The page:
Sunday, November 15, 2009

Rock formation at the end of Swallowtail

Not only were light houses important to navigation before Loran C and now GPS but also having precise knowledge of the coastline and various landmarks or rock formations helped mariners find their way. Around Grand Manan there are many unique rock formations, many of which are named, such as Seven Days Work, the Bishop, King Point, Southern Cross. These are so distinctive that they are often printed on the nautical charts but some are small and are not documented but are local knowledge.

There is a unique rock formation at the eastern tip of the Swallowtail peninsula beneath where the fog bell and small building (now attached to the lighthouse) were located. From a certain angle these rocks look like a woman with a baby on her back or children climbing the rocks with a dog waiting beneath them. Even if the light house wasn't visible in thick fog, if these rocks were glimpsed, the mariner would know where they were. Of course, at Swallowtail, the fog bell and later fog horn would be another clue, but most of these formations are not located at a lighthouse.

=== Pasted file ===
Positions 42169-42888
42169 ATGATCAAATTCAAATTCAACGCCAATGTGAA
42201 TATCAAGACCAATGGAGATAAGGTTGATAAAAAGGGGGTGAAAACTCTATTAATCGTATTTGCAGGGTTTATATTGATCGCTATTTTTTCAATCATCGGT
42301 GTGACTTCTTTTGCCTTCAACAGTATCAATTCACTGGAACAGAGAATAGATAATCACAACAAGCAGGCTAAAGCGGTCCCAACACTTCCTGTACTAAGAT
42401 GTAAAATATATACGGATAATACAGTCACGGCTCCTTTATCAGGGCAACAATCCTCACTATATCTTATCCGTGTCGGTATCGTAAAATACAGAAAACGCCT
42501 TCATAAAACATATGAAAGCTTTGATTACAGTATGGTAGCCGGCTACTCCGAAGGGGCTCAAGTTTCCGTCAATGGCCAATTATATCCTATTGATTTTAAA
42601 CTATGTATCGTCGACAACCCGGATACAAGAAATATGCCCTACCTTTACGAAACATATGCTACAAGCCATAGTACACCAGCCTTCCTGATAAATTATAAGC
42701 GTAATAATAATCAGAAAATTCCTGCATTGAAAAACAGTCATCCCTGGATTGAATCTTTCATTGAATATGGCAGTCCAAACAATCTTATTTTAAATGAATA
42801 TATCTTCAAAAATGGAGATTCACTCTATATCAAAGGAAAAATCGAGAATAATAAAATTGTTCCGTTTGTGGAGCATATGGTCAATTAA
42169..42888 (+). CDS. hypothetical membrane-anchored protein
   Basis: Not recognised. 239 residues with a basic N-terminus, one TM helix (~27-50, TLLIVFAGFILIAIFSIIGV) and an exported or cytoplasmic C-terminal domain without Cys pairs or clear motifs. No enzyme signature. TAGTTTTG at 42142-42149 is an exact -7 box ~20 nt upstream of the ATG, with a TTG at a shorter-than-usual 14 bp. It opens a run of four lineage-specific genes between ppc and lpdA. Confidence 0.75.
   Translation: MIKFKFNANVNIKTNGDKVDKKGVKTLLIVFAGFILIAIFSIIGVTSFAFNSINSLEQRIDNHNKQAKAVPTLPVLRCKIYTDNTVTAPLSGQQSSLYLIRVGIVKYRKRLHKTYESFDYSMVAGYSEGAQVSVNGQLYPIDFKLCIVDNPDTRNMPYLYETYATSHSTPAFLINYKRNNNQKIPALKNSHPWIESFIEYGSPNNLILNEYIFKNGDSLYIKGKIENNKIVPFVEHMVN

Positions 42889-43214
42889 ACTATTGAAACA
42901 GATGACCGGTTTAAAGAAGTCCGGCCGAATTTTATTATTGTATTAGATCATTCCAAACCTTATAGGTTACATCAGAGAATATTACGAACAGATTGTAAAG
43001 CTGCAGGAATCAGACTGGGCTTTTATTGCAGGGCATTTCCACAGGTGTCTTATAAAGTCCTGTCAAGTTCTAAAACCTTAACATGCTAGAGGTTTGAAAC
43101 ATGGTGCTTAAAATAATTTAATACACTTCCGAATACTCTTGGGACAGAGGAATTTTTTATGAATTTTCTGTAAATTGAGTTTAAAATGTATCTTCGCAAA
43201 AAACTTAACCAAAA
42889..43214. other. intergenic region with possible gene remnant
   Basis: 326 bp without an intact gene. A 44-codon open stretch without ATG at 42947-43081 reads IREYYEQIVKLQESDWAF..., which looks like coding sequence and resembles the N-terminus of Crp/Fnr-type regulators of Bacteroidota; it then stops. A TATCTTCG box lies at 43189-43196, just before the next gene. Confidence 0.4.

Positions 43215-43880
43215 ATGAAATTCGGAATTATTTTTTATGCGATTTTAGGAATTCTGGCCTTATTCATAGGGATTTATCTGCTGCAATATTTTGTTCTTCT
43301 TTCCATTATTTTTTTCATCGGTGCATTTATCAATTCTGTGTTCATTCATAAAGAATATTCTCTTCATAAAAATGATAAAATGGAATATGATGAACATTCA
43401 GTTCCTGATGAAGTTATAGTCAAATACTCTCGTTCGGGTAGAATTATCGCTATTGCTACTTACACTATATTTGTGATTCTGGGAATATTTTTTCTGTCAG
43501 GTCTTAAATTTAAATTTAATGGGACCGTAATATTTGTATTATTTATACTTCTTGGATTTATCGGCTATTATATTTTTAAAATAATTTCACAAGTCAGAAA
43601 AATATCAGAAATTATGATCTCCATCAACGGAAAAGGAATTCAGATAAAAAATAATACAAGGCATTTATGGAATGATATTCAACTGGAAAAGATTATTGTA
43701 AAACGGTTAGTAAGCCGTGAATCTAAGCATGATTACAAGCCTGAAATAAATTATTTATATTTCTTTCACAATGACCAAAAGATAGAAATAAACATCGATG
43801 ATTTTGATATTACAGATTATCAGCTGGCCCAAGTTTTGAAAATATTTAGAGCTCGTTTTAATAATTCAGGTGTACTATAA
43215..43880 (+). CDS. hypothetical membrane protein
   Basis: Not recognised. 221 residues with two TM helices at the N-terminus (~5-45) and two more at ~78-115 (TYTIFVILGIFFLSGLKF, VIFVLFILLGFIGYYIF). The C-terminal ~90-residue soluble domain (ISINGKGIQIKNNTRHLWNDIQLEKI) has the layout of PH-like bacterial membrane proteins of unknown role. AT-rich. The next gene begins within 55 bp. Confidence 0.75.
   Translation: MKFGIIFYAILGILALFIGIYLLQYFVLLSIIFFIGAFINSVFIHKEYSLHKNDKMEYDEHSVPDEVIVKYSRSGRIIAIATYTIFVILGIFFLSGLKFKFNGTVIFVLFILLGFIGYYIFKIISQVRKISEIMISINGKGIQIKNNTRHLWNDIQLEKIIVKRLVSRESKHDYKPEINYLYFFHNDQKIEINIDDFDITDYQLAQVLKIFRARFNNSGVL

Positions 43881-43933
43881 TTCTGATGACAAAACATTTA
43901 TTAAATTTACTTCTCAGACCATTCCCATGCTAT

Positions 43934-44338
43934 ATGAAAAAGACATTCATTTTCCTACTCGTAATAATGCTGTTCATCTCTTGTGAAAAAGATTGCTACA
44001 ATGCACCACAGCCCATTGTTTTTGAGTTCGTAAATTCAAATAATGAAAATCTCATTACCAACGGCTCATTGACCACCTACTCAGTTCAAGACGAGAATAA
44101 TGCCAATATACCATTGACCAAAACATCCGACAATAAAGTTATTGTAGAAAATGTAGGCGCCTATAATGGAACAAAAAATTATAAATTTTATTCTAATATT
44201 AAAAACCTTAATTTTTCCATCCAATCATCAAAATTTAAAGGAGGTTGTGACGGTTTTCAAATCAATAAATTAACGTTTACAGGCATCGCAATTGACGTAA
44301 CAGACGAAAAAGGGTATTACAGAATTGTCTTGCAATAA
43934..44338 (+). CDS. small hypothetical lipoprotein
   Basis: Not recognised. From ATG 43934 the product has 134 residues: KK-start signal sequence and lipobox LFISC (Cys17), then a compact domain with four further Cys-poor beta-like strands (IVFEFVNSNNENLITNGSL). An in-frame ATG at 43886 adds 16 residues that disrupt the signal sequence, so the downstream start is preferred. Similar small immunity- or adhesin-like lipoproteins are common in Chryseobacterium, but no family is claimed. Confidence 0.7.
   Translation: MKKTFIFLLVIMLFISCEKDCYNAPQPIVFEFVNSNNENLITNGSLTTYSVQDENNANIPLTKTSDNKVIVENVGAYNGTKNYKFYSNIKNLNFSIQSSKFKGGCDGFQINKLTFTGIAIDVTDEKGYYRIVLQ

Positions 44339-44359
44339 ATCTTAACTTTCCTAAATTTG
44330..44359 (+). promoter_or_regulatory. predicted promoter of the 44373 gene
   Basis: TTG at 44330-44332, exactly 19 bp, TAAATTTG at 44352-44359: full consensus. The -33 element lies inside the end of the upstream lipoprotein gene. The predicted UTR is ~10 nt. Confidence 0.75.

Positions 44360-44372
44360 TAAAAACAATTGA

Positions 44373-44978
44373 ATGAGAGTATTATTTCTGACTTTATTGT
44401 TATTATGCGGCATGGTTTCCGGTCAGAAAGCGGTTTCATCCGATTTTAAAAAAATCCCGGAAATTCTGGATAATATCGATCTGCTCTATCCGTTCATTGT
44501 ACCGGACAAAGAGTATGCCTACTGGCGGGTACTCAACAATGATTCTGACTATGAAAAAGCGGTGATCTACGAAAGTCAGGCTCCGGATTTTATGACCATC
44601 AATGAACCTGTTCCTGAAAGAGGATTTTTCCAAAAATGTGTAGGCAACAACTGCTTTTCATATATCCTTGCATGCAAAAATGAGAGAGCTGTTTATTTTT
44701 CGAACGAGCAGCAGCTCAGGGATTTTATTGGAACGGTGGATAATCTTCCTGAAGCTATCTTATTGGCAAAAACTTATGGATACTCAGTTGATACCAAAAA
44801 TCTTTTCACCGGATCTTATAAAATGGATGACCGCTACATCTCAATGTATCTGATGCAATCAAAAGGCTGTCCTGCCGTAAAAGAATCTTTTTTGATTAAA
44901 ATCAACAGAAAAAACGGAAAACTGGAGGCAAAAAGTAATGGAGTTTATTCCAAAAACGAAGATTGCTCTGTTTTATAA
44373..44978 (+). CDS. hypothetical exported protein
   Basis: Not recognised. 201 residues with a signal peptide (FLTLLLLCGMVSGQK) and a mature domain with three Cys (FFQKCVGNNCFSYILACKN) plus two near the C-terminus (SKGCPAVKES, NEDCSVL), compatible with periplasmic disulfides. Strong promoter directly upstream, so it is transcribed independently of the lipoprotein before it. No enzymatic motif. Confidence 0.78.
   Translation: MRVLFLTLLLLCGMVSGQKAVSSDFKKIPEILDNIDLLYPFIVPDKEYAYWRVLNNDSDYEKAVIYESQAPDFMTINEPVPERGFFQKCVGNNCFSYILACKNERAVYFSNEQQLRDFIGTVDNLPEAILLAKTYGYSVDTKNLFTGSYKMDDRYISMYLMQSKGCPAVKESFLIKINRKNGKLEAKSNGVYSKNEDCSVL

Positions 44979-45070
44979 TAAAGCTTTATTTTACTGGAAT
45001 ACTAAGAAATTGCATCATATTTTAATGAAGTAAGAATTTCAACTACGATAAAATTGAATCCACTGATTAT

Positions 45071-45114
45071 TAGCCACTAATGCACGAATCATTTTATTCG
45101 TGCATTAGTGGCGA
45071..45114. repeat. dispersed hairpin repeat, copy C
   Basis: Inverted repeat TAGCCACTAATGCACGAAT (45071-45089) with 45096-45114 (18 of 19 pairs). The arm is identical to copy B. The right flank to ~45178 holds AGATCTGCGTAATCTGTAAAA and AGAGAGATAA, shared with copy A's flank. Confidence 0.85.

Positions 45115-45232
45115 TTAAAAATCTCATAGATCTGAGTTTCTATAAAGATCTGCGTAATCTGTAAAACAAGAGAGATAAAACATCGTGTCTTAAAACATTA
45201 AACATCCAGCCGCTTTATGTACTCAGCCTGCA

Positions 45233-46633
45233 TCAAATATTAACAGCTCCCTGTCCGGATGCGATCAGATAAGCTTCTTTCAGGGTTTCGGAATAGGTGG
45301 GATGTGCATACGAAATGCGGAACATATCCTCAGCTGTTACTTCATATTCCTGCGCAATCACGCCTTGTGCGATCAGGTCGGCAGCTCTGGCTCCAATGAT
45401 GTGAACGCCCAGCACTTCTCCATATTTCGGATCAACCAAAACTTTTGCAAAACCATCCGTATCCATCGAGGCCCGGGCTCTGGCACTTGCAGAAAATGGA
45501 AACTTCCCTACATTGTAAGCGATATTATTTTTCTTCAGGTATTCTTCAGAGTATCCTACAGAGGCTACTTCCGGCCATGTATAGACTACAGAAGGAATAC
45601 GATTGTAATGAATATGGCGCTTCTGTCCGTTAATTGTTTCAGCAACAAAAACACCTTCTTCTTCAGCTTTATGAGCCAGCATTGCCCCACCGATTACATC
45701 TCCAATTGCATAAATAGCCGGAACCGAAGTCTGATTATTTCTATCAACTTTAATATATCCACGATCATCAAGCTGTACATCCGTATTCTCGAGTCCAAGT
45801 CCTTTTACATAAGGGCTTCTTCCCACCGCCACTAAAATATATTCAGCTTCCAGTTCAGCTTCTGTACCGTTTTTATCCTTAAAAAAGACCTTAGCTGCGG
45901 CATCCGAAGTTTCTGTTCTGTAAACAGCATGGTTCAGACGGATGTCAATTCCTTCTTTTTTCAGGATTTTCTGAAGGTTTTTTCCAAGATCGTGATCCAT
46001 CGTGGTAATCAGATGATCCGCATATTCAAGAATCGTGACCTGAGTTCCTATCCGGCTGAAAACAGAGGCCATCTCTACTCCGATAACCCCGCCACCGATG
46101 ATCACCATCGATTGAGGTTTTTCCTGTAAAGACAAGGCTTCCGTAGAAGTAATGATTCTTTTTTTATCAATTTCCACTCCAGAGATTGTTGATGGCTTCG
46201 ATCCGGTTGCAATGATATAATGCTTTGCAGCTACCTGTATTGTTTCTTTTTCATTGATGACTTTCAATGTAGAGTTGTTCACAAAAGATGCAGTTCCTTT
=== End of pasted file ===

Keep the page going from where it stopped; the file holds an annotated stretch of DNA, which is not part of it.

I first learned of this when I was sailing around Swallowtail with one of the older fishermen. He pointed out the rock formation and had described it as a woman with a baby, but it was later described as a girl and a boy, a boy with a backpack, etc. The dog, however, is always the lower rock.

Next time you are travelling on the ferry, look for these rocks. They can only be seen from certain angles.

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